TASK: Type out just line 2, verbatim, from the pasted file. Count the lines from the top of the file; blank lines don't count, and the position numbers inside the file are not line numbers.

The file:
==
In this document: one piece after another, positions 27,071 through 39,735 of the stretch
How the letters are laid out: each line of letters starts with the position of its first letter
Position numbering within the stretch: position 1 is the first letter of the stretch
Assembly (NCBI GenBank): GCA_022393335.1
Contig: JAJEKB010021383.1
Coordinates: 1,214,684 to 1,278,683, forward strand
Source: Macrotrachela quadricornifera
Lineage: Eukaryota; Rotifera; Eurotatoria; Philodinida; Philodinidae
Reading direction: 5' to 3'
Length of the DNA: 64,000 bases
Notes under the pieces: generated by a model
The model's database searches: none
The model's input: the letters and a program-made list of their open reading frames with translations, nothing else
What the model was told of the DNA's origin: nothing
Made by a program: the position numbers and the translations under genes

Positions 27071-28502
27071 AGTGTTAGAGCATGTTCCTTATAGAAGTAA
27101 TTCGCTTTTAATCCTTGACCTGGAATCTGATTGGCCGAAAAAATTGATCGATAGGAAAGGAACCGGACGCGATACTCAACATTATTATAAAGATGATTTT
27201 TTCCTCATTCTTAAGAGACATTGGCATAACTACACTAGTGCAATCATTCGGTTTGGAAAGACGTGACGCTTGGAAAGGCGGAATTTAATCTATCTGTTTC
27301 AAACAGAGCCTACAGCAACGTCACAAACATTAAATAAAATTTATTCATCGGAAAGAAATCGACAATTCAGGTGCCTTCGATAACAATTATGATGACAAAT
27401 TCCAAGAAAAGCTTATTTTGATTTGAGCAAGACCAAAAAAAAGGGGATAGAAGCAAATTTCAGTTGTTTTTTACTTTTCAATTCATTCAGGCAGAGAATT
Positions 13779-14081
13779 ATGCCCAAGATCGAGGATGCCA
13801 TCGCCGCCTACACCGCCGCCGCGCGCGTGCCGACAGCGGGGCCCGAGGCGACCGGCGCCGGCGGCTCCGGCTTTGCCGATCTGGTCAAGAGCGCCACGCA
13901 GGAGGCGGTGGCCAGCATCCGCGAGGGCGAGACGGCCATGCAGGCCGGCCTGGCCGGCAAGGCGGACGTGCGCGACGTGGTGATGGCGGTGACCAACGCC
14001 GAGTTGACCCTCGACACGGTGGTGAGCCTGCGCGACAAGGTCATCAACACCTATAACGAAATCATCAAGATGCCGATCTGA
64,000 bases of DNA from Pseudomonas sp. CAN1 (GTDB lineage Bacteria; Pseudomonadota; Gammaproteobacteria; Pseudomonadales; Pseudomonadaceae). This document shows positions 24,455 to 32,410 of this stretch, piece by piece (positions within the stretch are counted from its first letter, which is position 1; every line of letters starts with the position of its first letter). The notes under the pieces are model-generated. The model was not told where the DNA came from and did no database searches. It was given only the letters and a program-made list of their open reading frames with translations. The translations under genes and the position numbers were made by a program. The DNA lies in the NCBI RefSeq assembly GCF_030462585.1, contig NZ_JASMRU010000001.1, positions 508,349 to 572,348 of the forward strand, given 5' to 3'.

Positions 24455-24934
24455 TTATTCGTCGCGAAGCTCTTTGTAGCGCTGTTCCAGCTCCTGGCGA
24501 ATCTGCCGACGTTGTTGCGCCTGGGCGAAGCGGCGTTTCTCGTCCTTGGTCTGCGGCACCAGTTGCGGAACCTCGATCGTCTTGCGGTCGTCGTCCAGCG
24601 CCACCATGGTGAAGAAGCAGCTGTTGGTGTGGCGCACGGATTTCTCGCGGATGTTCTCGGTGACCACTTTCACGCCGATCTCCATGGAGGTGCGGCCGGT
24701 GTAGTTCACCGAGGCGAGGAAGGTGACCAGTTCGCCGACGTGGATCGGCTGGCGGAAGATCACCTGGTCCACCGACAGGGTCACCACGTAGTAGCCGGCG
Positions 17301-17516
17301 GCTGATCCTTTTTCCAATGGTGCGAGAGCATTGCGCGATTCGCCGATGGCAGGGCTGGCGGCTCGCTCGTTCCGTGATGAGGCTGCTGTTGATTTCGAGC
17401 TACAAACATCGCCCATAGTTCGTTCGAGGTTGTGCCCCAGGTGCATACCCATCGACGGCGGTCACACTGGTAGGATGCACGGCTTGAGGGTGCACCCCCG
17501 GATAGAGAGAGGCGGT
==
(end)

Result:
How the letters are laid out: each line of letters starts with the position of its first letter